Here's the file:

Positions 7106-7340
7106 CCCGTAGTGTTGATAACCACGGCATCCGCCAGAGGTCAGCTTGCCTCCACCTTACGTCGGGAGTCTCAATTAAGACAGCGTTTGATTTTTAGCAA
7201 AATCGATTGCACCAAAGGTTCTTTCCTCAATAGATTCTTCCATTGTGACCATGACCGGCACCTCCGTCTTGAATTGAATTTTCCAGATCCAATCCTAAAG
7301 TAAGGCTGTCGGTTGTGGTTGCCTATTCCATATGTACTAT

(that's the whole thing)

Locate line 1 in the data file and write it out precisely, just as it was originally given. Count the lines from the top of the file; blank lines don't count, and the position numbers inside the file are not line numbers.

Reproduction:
Positions 7106-7340